The split en banc decision is a significant blow to applicants (and the plaintiff's bar), limiting the reach of the federal Age Discrimination in Employment Act protections to current employees only.

The Federal Trade Commission released a study of "Patent Assertion Entities" last week, which provides one of the most comprehensive overviews of PAEs, or, as they're popularly known, patent trolls, based on five years of non-public PAE data.

The FTC's study confirms what most of us have long known: patent trolls be trollin'. But the study doesn't just name the problem; the Commission also has recommendations on how to bring patent trolls to heel.

The company is being accused of wrongdoing. Charges of sexual harassment, regulatory noncompliance, or unfair trade practices have been levied. Litigation has started, or is on the horizon.

Should you turn to a private investigator to help prepare? A private dick can help you find out key facts, Sam Spade style. But they can also land companies in hot water, as a recent lawsuit against Uber illustrates.

The election cycle is in its final throws and things are getting more heated (and more nasty) than ever. There are leaked tapes and hacked emails, old tax returns and Ken Bone, Facebook rants and in-your-face rants. The Lincoln-Douglas debates this election cycle is not.

It's possible that political discussions in your workplace have moved beyond friendly water cooler talk and into more heated territory. What, if anything, should an employer (and their in-house legal team) do?

Does data analytics have a place in the in-house legal department? At more and more companies, the answer is yes.

With increasing frequency, forward thinking in-house attorneys are turning to big data and data analytics to identify risks and ensure compliance. Here's how.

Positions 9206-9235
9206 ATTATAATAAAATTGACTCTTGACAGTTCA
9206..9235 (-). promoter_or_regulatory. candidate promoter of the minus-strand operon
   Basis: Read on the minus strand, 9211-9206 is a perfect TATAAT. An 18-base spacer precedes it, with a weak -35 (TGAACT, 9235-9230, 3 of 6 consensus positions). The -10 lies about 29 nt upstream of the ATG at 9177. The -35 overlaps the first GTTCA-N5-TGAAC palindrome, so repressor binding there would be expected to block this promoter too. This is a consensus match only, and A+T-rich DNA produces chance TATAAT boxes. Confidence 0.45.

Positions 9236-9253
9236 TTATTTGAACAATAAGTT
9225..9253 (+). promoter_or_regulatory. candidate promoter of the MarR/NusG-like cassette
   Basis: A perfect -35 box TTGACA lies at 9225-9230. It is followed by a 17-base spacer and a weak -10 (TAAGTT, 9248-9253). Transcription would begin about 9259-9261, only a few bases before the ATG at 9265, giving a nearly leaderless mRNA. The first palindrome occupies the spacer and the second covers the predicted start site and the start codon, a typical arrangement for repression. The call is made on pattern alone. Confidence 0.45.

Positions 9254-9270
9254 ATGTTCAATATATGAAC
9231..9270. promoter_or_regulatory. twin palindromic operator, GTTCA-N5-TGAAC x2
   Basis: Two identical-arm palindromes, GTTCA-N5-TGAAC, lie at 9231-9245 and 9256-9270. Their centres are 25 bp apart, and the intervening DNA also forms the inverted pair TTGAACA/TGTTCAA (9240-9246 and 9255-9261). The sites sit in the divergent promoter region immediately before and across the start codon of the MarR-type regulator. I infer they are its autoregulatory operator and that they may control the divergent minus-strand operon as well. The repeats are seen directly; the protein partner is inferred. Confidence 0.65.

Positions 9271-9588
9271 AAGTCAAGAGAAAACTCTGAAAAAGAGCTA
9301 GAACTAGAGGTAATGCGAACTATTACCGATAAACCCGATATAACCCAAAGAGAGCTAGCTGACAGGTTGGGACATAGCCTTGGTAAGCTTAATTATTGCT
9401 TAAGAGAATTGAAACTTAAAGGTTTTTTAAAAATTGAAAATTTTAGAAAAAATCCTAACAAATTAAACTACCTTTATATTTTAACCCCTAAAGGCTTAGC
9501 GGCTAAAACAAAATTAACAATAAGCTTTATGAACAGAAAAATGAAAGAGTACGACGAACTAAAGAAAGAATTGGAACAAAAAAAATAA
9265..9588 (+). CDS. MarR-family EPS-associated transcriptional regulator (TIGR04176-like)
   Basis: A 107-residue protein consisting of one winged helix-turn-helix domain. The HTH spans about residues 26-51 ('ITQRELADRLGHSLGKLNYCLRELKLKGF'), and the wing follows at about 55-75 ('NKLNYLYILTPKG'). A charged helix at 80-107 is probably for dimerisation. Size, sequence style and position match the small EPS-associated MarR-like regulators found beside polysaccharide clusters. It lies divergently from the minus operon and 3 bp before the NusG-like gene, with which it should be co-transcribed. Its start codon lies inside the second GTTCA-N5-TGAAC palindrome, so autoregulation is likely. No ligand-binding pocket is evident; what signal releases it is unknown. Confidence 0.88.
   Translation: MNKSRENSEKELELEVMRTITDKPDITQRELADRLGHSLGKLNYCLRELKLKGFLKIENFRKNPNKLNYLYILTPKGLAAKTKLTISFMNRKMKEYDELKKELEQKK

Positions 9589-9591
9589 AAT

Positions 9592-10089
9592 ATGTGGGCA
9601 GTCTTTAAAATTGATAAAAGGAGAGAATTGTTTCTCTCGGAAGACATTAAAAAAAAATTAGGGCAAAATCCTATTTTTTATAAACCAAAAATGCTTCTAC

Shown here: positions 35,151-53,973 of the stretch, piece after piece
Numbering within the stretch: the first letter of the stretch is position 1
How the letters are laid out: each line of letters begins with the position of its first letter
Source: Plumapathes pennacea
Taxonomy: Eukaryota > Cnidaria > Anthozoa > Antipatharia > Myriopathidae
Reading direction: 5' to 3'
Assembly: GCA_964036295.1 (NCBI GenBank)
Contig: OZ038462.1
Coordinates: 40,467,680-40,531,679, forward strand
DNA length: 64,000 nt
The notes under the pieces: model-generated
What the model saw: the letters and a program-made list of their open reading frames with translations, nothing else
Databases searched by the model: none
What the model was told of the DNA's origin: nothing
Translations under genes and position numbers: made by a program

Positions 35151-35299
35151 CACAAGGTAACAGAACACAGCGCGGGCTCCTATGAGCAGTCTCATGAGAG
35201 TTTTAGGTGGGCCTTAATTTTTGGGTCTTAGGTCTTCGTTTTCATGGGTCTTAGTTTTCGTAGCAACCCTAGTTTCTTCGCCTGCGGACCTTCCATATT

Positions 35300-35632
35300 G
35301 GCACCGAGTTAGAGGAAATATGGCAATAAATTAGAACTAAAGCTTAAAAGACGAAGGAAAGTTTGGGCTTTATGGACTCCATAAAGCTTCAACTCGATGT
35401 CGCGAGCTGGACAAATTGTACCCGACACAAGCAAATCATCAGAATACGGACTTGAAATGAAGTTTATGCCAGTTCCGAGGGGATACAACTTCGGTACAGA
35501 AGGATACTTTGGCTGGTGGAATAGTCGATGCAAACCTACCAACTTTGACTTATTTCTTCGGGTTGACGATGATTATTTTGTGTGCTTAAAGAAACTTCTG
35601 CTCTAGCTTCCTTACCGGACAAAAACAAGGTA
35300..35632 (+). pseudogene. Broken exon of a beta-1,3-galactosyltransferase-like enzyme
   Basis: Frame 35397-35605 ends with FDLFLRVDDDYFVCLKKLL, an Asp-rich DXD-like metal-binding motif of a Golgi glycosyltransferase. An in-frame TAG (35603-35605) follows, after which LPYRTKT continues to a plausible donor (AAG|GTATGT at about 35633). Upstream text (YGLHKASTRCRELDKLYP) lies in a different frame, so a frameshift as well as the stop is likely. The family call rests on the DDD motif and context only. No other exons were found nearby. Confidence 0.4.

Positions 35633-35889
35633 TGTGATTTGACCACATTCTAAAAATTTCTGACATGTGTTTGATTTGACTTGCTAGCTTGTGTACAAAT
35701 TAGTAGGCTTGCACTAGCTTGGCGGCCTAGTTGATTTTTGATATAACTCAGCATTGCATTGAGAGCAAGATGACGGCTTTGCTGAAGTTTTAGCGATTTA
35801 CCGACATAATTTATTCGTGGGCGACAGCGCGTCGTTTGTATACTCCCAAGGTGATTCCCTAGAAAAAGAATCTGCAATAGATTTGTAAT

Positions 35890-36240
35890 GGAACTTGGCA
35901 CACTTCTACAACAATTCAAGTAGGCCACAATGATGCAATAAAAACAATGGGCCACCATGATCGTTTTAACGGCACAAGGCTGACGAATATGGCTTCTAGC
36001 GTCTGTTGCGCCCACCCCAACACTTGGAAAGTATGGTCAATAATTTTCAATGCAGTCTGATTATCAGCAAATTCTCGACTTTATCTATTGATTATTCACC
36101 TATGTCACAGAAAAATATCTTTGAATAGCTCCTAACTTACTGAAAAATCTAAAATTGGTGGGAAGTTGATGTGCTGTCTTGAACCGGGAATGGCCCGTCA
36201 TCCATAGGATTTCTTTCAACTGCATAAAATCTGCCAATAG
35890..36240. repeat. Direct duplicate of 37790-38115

Since the 1960s, people have imagined a future full of virtual reality; headsets that could transport you to fin de siecle Paris, holodecks that could recreate the African savanna. But for so long, nothing happened. It seemed like virtual reality would go the way of hoverboards and flying cars; an exciting idea that would just never happen.

No more. Virtual reality is back and booming, with virtual reality games, virtual reality news apps, and millions of dollars invested in VR startups. So, what's it like to be an in-house attorney on the cutting edge of virtual reality technology?

Your cell phones keep exploding. Your cars have been cheating emissions tests. There's E. coli in your burritos. Whatever the reason, your company needs to recall its products -- and that can cost quite a bit.

Sure, general liability insurance will probably cover you if your product results in injuries before being recalled, but you might need special insurance to deal with the additional damages, like lost profits, reputation damage, and significant disruption to your business, that a product recall can cause.

Bribery costs an estimated $1 trillion a year and U.S. companies that engage in bribery abroad can suffer significant financial penalties under the Foreign Corrupt Practices Act.

But bribery risks aren't spread out evenly; some areas are corruption hotspots, while others are relatively corruption free. Here are some ways to tell the difference.